Review: The Gig at Hamilton’s Theatre Acquarius is exactly what we needed


Published March 13, 2023 at 1:44 pm

the gig theatre aquarius hamilton
The Gig, a play about drag queens hired for a Conservative fundraiser, opened at Hamilton's Theatre Aquarius. It's both hilarious and poignant, writes Anthony Urciuoli. (The Gig/Theatre Aquarius)

Stop me if you’ve heard this one: Three drag queens walk into a Conservative fundraiser…

That’s the general premise of The Gig, a two-hour comedy-drama written by Mark Crawford and directed by Morris Panych that opened at Theatre Aquarius in Hamilton Friday night. Except, the drag queens didn’t just walk in — they were hired by an ambitious up-and-coming politician looking to prove that the message of inclusivity can cross party lines.

Are the drag queens being used as political props? Even so, does it matter as long as the message of inclusivity is delivered? This is the utilitarian “greater-good” crisis being explored in The Gig: Would you be willing to swallow your trauma and prop up your enemies if it meant fewer people like you would suffer in the future?

It’s a reoccurring theme that will force even those with the most rigid of convictions to vicariously flip-flop — a rare feat in today’s socio-political landscape.

Ultimately, The Gig is about perspective. One minute you’re thinking like a drag queen fighting for your mere existence; the next, you’re in the shoes of a retired Conservative politician trying to evolve the best they can. If our hope is for people to grow and change, why are our egos so unwilling to forgive? And if we agree as a broader community that the root meaning of  “free will” is a misnomer in that people are largely — if not exclusively — shaped by their environment, where do we decide where to draw the line between acceptance and accountability? Even Charles Darwin would be intrigued.

To be clear, The Gig is very funny. Sure, it derives much of its humour from cheap stereotypes, but it does so with a purpose. Not only does it demonstrate the need for self-deprecation as a survival technique, but it also immediately disarms the audience and gets everyone on the same page. It takes mere seconds for the play to deliver its tone in a way that brings comfort to the audience at a time when we’re not always totally sure what we’re allowed to laugh at.

The Gig is able to strike the perfect balance between comedy and emotion to varying degrees, thanks to its incredible cast. It truly feels like every performer is sharing the stage, engaging in a friendly game of scene-stealing tug-of-war, thus continually elevating each other. Whether you’re watching one of the drag queens, the politicians, the “Karen” campaign manager (although she spells it with a “y” instead of an “e”), or the hilariously prickly venue engineer, it’s impossible not to find at least one redeeming quality in each of them, cleverly setting up a constant inner dialogue for the audience about who’s “right.”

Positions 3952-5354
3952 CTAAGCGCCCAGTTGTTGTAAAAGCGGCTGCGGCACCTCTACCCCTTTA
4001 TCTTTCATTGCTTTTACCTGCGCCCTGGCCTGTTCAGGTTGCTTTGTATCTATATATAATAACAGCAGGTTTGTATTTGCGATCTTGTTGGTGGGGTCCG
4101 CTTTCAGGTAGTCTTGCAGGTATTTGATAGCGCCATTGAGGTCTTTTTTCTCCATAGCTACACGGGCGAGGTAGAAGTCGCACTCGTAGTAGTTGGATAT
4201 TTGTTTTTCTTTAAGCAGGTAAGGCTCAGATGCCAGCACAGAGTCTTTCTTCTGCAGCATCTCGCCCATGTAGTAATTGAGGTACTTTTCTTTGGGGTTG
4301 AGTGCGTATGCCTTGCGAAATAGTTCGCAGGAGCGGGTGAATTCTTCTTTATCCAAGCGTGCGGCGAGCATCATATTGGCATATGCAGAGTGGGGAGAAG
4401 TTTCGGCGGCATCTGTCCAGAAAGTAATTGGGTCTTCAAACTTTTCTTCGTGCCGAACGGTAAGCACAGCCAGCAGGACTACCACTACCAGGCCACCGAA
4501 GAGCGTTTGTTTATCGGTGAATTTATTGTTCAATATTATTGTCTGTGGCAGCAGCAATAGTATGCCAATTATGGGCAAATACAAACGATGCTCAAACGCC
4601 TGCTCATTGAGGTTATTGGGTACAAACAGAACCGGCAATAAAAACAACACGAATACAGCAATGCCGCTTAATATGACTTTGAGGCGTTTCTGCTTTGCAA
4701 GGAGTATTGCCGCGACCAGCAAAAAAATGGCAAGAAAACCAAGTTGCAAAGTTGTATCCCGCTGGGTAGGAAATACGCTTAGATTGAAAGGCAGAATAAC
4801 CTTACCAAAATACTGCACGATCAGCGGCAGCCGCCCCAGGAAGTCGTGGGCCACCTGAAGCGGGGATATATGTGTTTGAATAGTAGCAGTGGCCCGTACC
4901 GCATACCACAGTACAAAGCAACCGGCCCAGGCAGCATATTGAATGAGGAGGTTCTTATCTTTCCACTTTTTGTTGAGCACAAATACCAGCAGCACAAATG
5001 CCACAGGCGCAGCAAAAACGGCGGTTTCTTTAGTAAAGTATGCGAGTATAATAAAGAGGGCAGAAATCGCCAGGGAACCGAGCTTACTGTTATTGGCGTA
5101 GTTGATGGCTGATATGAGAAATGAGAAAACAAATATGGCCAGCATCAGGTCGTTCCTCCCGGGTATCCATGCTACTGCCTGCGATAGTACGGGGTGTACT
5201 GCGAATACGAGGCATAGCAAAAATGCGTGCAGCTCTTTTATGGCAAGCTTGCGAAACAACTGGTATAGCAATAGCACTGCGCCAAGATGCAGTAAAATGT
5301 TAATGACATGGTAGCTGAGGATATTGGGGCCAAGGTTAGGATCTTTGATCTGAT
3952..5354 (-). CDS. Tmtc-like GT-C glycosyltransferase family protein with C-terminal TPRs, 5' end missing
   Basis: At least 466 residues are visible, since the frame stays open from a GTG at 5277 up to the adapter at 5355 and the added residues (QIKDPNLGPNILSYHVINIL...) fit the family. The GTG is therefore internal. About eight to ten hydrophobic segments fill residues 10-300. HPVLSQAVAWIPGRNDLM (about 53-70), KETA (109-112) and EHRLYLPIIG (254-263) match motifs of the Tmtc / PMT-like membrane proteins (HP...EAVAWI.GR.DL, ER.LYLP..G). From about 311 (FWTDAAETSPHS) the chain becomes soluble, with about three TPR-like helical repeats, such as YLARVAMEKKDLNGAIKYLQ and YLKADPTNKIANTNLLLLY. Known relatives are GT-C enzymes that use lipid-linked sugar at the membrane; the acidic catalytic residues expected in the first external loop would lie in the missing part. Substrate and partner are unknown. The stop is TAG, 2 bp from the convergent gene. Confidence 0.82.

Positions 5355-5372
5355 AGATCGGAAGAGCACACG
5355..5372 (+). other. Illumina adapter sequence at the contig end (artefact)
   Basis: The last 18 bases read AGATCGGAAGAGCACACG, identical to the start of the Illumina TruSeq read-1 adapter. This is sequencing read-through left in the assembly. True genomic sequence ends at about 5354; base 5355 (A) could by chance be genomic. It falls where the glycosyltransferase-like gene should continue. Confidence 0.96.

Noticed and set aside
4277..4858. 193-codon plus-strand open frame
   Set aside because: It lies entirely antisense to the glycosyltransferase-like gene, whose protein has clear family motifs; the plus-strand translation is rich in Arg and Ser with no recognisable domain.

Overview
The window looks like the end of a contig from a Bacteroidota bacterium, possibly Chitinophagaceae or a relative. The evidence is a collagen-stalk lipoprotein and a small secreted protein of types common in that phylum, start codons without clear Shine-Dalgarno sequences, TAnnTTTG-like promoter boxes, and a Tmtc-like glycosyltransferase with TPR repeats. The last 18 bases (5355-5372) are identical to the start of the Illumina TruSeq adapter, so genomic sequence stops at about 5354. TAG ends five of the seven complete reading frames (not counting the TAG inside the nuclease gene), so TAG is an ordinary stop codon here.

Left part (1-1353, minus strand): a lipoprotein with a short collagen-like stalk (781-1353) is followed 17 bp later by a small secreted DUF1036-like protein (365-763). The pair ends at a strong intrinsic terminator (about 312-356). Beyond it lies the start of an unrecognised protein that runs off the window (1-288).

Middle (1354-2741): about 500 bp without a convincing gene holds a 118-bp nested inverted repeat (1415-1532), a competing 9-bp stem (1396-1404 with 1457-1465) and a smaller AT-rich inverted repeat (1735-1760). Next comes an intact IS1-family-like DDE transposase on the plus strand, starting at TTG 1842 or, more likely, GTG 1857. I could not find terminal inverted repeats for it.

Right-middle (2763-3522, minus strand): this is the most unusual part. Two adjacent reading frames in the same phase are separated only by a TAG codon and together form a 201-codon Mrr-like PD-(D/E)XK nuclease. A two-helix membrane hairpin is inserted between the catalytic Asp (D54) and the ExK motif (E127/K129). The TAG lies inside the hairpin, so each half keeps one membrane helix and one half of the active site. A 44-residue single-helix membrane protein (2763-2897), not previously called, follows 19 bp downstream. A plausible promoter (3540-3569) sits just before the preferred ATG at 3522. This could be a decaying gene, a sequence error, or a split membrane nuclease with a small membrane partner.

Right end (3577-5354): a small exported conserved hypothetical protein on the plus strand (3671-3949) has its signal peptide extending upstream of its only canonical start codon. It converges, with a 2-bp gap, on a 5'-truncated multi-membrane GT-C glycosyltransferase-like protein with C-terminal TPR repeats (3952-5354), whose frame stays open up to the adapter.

the gig theatre aquarius hamilton

The Gig/Theatre Aquarius

While The Gig isn’t a drag show per se, its second act offers enough flamboyant pageantry to please even the most experienced drag show-goers.

Neil Barclay (Elf: The Musical) plays the wise, seasoned queen Fonda DeBehrs; Terri Tucker, the head queen at the heart of the conflict, is played by Steven Gallagher (The Sound of Music); and the young hotshot queen, Ms. XXXBox, is played by Jaime ‘Lucinda Miu’ Lujan (The Christmas Set-Up), who is making their Theatre Aquarius debut.

Hamilton’s own Karma Kameleon was the show’s drag consultant.

The Gig is billed as a contemporary comedy that asks, “What do we do when we don’t see eye-to-eye?” The question may seem bland on its surface, but as politically motivated culture wars are manufactured at the expense of vulnerable communities and spinelessly waged almost exclusively through online echo chambers, it begs the question: Has the line between debate and conflict been so blurred that any hint of disagreement is interpreted internally as a tribal threat or an attack?

Further, if we are going to bring back the lost art of respectful debate, can we do it without the help of memes and links to agenda-driven TikTok videos?

There’s something exciting about watching a high-stakes debate unfold between multiple parties in real-time. It’s become a lost art that The Gig executes to perfection, and it could not have come at a better time.

The Gig will be running almost nightly through Mar. 25, 2023, at Theatre Aquarius, with a few matinees scheduled as well.

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